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Biden Campaign Cements Strong Position With More Wins; Sanders' Path Narrows

Joe Biden speaks at a campaign stop in Columbus, Ohio, on March 10.
Mandel Ngan
AFP via Getty Images
Joe Biden speaks at a campaign stop in Columbus, Ohio, on March 10.

Updated at 9:04 a.m. ET

Joe Biden continued his impressive string of primary wins, easily besting Vermont Sen. Bernie Sanders in Michigan, Missouri, Mississippi and Idaho on Tuesday.

With a big delegate lead, he solidified his position as the favorite for his party's nomination to face President Trump in November. Sanders was the projected winner in North Dakota while votes were still being counted in Washington.

"Tonight we are a step closer to restoring decency, dignity and honor to the White House. That's our only goal," Biden said in remarks from Philadelphia.

Pressure on Sanders mounted to reassess how much longer he could wage a campaign after the former vice president racked up more victories by large margins — winning almost every demographic group with the exception of young people.

Sanders returned to his home state Tuesday after canceling an Ohio rally due to coronavirus concerns. He never addressed supporters or the press, and reporters said texts and emails went unanswered.


The biggest blow of the night to Sanders was his crushing defeat in Michigan. Sanders' campaign focused heavily on the state and expectations were high for him to perform better there.

Sanders narrowly won the Michigan primary in 2016, confounding predictions he would lose. That victory served as a huge pivot point for his campaign, which continued its fight against former Secretary of State Hillary Clinton for several more months. Sanders finally endorsed her in July, less than two weeks before the Democratic National Convention.

Democratic turnout in Michigan was dramatically up from four years ago — an estimated half million more voters came to the polls this year.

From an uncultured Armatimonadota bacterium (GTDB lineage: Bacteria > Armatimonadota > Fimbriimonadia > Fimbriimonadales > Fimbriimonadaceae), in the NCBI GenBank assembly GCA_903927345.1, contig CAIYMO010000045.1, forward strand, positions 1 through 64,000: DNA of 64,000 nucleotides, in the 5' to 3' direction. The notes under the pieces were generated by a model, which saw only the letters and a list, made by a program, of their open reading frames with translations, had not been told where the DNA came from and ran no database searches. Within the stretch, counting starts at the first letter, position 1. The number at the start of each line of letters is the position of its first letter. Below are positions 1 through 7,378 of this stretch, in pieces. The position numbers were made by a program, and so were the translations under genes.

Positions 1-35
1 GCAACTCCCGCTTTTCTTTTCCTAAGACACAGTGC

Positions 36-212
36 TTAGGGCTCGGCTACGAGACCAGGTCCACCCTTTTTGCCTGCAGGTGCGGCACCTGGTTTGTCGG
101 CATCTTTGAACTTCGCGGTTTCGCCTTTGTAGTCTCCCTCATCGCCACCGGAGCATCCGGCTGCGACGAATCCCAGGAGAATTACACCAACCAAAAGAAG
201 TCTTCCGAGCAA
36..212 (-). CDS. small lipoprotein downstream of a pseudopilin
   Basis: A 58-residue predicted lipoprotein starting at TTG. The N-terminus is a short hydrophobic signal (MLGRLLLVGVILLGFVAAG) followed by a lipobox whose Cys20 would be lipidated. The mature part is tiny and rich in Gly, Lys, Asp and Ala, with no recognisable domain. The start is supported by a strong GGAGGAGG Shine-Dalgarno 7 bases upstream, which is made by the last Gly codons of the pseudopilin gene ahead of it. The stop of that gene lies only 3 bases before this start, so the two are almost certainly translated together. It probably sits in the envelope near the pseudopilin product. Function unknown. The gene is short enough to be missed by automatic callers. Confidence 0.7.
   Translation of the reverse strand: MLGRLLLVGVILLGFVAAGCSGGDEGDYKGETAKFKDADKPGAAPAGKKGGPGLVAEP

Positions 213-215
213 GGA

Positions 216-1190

"A common goal"

Biden focused his comments Tuesday night on a message of "reassuring leadership" as much of the country expresses mounting concern about the Trump administration's handling of the coronavirus contagion. Biden also argued Trump has diminished the nation's standing in the world.

"I believe this nation can overcome four years of Donald Trump, but given eight — four more years can forever and fundamentally change the very character of this nation. We can't let that happen," Biden said.

This week's primary results reinforce the dynamic that fueled Biden's dominating performance on Super Tuesday — Democratic voters rallying behind a nominee they believe can beat Trump this fall.

Exit polls in both Mississippi and Missouri indicated that Democrats voting there viewed the Biden-Sanders race through the lens of a key question: electability.

Sanders' strong ground game, fundraising prowess and dominance among young voters appear to be no match for the widespread perception of Biden as a better match-up against the president.

Biden and his surrogates also argue that he helps candidates in House and Senate races who are worried about the possibility of being on the same ticket as Sanders, a self-described democratic socialist.

Still, Biden made a point to reach out to Sanders and his supporters, saying he needed support from those who backed all of his rivals.

"I want to thank Bernie Sanders and his supporters for their tireless energy and their passion," Biden said, adding, "we share a common goal and together we will defeat Donald Trump."

There were other signs that the race was moving to a new phase.